Fourth, the book suggests that external mobilization should be addressed more carefully when explaining the visibility of extreme-right fringe groups. We show that the repertoire of action of CPI combines activism inside and outside the institutional arena, including electoral campaigning, grassroots actions and agitprop operations. In this respect, the group does not consider protest tactics a suboptimal option compared to office-seeking strategies, but complementary to party competition. In this respect, CPI seeks to maximize media coverage by transposing the logics of damage into the electoral arena, and those of party' competition into the grassroots extreme-right milieu.
Finally, the book contends that communication repertoires play a crucial role in driving the attention of quality media towards extreme-right fringe groups. The communication strategy of CPI combines the professionalized media- oriented tactics of both political parties and social movements and allows the group to get coverage for both protest and electoral activities. More specifically, CPI’s variegated media infrastructure has enabled the group to become recognizable not only among far-right sympathizers but also among the broader public. Moreover, its particular communication style builds on simplified messages and agitprop campaigns, meeting the mass media demand for sensationalistic and entertaining stories. This hybrid communication repertoire allowed CPI’s politics and fringe narratives to become part of mainstream public debates and media coverage.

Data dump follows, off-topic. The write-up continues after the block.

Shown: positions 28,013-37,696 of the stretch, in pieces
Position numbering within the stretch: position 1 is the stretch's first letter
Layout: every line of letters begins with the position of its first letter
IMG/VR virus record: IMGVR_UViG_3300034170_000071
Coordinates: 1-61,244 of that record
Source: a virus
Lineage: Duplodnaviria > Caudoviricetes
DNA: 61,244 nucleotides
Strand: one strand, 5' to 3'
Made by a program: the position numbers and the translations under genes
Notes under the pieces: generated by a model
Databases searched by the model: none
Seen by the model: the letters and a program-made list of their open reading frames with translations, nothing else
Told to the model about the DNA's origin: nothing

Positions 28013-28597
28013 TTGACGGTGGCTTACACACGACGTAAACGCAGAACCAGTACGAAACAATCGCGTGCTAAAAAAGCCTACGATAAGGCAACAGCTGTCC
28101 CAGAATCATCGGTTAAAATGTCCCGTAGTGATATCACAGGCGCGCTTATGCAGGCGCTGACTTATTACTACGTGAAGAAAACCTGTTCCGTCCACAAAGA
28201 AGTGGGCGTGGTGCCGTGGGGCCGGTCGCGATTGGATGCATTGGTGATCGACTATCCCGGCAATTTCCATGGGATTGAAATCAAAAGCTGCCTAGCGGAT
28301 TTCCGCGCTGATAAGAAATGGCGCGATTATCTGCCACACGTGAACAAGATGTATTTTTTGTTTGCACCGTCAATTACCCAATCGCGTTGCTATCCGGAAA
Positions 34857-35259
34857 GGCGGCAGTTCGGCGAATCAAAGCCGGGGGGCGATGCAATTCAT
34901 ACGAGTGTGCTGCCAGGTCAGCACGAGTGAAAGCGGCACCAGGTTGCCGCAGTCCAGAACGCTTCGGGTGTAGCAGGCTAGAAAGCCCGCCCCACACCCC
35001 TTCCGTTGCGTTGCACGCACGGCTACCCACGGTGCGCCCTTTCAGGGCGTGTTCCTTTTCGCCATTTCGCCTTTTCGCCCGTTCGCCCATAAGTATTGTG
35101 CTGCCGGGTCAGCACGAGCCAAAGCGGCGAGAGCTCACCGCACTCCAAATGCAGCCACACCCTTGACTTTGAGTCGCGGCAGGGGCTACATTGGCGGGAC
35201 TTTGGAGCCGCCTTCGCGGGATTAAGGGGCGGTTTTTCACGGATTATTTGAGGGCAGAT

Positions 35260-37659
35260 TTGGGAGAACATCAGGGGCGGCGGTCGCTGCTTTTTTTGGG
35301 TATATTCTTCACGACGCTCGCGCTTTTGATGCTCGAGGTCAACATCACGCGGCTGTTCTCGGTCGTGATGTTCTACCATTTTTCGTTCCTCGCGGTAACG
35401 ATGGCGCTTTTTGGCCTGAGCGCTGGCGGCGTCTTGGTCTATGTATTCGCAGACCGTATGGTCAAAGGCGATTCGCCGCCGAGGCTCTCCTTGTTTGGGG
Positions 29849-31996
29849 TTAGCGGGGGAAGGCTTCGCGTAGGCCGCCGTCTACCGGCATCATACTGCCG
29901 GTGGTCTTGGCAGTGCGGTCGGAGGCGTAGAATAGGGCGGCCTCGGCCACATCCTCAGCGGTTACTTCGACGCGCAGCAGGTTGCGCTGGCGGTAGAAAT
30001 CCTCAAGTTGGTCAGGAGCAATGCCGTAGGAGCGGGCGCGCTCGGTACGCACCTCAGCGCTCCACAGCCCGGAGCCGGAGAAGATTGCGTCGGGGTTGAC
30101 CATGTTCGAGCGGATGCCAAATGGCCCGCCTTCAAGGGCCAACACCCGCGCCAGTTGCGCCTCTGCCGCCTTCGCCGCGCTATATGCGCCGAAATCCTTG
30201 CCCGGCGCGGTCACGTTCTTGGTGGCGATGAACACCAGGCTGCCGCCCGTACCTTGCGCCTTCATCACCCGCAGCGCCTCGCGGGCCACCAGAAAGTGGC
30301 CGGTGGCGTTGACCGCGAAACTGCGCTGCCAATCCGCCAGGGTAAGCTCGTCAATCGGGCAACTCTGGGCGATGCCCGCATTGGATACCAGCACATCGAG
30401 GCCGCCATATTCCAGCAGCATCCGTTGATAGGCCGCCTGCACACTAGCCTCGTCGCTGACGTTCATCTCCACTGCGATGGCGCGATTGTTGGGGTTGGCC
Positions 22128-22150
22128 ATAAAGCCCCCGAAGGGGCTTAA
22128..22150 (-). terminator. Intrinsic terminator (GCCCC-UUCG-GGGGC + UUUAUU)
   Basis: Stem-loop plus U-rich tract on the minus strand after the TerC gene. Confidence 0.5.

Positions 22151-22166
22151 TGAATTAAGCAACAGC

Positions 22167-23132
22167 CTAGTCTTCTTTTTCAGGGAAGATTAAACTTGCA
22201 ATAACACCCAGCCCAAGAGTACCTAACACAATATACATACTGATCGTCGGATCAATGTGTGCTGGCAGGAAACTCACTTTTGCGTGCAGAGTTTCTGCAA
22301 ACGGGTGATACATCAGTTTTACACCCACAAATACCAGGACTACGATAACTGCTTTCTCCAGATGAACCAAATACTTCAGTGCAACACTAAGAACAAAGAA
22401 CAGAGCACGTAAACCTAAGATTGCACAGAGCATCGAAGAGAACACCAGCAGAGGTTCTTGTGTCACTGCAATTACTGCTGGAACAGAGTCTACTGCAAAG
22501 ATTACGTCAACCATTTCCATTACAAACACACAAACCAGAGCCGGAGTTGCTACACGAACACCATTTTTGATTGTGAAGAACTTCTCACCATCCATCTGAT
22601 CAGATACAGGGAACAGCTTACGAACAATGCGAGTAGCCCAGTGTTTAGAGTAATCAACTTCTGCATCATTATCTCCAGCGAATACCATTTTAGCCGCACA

The consequences of hybridization
Overall, these results suggest that hybridization allowed CPI to enter the mainstream by combining left-wing issues, extreme-right ideas and pop culture, and by juxtaposing the activities and communication repertoires of office-seeking parties and contentious movements. Despite CPI’s minimal electoral support, its unusual forms of doing politics triggered increasing interest from external observers, the quality media and the public. They enabled extremist politics to become routine in mainstream public debates and facilitated the diffusion of fringe messages beyond the audience usually addressed by marginal political groups. The consequences of hybridization, thus, must be differentiated in terms of electoral and non-electoral impact. In this respect, the volume suggested distinguishing between CPI’s electoral success, and the broader impact on the political and cultural domains resulting from its ability to achieve visibility in the public sphere (Giugni 2008).